But it would seem that neither President Buhari nor his Attorney General are prepared to follow laid down rule as well as extant laws that prescribe and help to sustain the separation of powers guaranteed in Sections 4, 5 and 6 of the 1999 constitution as amended. For it would seem, from the confession of Buhari and sustained by the AGF, that there was a delusional hope from his first shot into elective political contest and thereafter that the judiciary, not the electorate, has exclusive powers to make him President . Nothing can be further from the truth.
Such warped reasoning however sustains a fixation that the judiciary is the problem, with a resultant effect that the executive is in a perpetual tussle or contest to pull down an arm that is an immutable bulwark of the country’s democratic experiment. It also promotes undue competition and superiority contest among the arms of government.
Undoubtedly, it was the belief that the ruling All Progressives Congress (APC) was already consumed by the masochism displayed by Mr President and his AGF that led a section of the media to conclude that indeed, Chief John Odigie-Oyegun, National Chairman of the party, recently called for a probe of the Supreme Court for upholding the election of Nyesom Wike as governor of Rivers State.
The assumption was that the new sheriff in town has infected the APC with a superiority complex and that every officer was already drunk from the effervescent effect of an all-conquering general that had appropriated the organs of government and to use at his whim. The media was therefore flowing with the tide by inferring that the APC chairman did call for a probe of the apex court because the party’s candidate, Dakuku Peterside lost in his bid to become Governor of Rivers State.
And, while conceding to Oyegun that he may have been quoted out of context, the truth must be told, that his party and others at the top echelon of government had set a dangerous tone and a clear message that the judiciary ought to be heckled to submission and that all judicial officers must likewise quiver and genuflect in obeisance to the wishes of the powers that be.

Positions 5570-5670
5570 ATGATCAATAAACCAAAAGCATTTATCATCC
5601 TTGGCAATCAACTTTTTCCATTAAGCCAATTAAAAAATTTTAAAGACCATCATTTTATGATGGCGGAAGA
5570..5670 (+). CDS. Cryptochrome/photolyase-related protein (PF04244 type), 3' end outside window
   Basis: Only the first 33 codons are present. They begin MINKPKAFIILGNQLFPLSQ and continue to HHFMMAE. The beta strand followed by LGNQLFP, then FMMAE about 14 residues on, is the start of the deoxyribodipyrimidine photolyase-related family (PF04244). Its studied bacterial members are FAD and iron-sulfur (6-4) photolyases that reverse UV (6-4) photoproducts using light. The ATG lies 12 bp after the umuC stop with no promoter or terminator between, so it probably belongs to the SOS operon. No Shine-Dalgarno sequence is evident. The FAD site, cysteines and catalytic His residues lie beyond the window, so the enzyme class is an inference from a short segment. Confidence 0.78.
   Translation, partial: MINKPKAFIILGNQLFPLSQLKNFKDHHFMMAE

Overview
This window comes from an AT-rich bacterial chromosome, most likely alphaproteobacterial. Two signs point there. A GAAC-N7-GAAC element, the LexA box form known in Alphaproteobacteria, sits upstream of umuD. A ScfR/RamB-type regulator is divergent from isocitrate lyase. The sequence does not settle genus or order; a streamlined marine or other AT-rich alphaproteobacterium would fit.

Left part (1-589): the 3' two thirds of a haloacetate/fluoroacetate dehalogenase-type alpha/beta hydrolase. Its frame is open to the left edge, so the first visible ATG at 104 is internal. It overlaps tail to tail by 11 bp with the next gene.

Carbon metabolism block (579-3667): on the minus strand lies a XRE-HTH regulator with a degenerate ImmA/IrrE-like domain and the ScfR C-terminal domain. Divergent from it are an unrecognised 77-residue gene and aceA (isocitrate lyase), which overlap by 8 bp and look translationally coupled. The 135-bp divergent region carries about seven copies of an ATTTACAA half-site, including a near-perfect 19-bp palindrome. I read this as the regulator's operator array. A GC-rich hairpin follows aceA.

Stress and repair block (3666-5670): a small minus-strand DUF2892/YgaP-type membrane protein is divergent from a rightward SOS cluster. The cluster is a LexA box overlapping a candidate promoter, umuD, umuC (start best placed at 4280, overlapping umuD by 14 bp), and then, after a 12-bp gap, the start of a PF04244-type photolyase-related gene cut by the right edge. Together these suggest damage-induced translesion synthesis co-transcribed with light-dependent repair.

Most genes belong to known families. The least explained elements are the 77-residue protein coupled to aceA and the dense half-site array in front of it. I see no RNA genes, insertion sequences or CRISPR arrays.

This clear misconception of the distinct and separate roles of the three arms of government or outright disregard of it as enunciated thus far by the ruling party, definitely gives cause for concern, as the founding fathers had envisaged a multi party democracy as a panacea for the diversities and divergent groups that make up the Nigerian State.
Happily, the judiciary, through the current CJN and recent pronouncements of the bench has inadvertently fought back and sought to assert its independence from the executive and the legislature, a development that should gladden the hearts of genuine lovers of multi party democracy guaranteed in our extant laws.
But, we make bold to state that the efforts of the judiciary would soon become a ruse if the APC and the executive insist on taking the lead in hounding this important arm of government into a prostrate public institution.
We must all resist the temptation to take the country back to the rule of the jackboots and a so called benevolent dictatorship for which Nigerians fought and lost their lives in the recent past.
President Buhari and his minions must know for a fact that if previous administrations had ridden rough shod over the judiciary that its potency would have become prostrate and the hope of the common man completely dashed.
The President must take the lead in strengthening public institutions and not seek to appropriate any to his whim. It is the right way to go. And the right thing to do.